No matter how the actual risk of COVID-19 is ultimately interpreted, the way people engage with each other and the marketplace will be forever changed. We all remember 9/11 and since then have modified how we live. The same will be true for COVID. As states begin to reopen, those places where people naturally gather will need to address consumer confidence around safety and manage the risks that will arise as citizens are once again free to gather.
How long will people be mindful of physical distancing? Will people feel uneasy when too many congregate in a limited space? And while consumer confidence is important, what about the confidence of businesses amid the liability risk of opening? You can bet the lawyers that advertise on TV late at night will hawk their services to people who claim they contracted an illness from visiting a business that allegedly did not create a safe environment. Call it the viral version of the banana peel on the floor accident claim.
Government’s regulatory response might require occupancy limits to a set percentage of the fire code limit, or permit only a defined number of people per square foot. In contrast, and in addition to government-initiated financial support, legislation providing the marketplace protections from COVID-based liability claims will also be important. There is a political call to hinge federal financial assistance to states on states’ adopting these type protections. The best way to kill a recovery is to expose businesses to unmanageable litigation, closing businesses and costing workers their jobs. And insurance is not an easy answer. Complicated legal questions arise surrounding the availability of insurance coverage for liability stemming from a pandemic.
Those politicians who are unwilling to provide at least some level of liability protection are really waging an assault on the American worker. While businesses should not get a pass to be as reckless as they want to be, there must be some exercise of reason and diligence, that if undertaken will shield them from frivolous claims.
Apart from regulatory restrictions and liability protections, businesses will need to act in a way that communicates responsibility as a good steward of their customer’s safety in order to restore confidence. It will require a careful balance by business not to accommodate the most fearful among us to the detriment of the less fearful.
Managing traffic flow within a business will be one way to minimize exposure. In the retail context, for example, there are several analog-type measures that could be employed to manage traffic flow, including one-way aisles and removing unnecessary displays. However, there are digital technologies that could advise a business as to which portions of the store are more heavily trafficked. Not only would this help the store manage congestion, but the technology could also help people plan their shopping journey as they enter a store. Why run straight to the toilet paper aisle when that might be the most congested place in the store?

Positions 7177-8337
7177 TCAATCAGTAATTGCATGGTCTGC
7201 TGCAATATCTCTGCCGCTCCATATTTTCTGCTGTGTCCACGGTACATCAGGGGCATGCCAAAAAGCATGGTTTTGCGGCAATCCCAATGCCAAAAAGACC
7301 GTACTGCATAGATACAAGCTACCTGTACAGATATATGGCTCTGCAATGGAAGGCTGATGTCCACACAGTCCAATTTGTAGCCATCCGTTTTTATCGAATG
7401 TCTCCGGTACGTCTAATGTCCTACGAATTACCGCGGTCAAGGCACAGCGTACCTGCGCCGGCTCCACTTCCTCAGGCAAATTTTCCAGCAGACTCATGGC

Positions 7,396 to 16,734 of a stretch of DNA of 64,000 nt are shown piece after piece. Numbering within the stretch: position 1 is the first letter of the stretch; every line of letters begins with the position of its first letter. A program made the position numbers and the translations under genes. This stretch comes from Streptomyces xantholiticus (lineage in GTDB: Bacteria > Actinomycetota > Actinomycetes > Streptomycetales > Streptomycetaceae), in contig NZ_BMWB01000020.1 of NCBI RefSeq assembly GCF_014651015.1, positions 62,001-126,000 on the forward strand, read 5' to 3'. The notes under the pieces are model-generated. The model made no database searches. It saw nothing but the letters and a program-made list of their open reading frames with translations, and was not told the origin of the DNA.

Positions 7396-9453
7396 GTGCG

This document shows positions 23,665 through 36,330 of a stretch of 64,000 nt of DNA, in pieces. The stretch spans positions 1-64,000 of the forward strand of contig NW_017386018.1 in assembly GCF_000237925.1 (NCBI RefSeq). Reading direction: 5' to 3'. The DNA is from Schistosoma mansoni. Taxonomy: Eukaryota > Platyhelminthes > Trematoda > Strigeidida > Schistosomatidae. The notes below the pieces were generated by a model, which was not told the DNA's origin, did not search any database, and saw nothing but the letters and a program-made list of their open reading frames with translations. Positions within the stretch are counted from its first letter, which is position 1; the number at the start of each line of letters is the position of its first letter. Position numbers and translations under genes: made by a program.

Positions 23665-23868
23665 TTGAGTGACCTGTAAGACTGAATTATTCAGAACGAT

iViu Technologies has developed a system that gives a digital heads-up that a particular space may be trending toward overcrowding. “Not only is the technology combination innovative, but the need is critical,” said Chris Turner, iViu’s CEO. “Just knowing how many people are in a building can give a false sense of security. The ability to monitor occupancy in specific zones within their facility will give the companies critical information they need to minimize congestion, providing a healthy and safe environment for staff, visitors and customers, as well as better understand staff utilization, inventory distribution and physical layout opportunities.”
There are other technologies that could help create a safe environment. Surface cleaning and air purification technologies are available. Other technologies can help people find and opt-in for places that meet their personal acceptable balance between safety and common sense.
The most significant keys to a successful reopening of the economy are public confidence and an adjusted view of risk management. In order to build consumer confidence around health and safety, public gathering spaces will need to adopt a what’s best for the user (consumer, patient, participant) approach rather than what easiest or least risky for the provider. The marketplace will need to reimaging risk management to address new risks that now exist. And, states will have to create a legal environment that doesn’t spell defeat before we get started. Like 9/11 changed the way we travel, this pandemic and the fear among some for the next one will change everything else.
Wayne Allen is a principal at IE Advisory focused on innovation as it relates to insurance and risk management.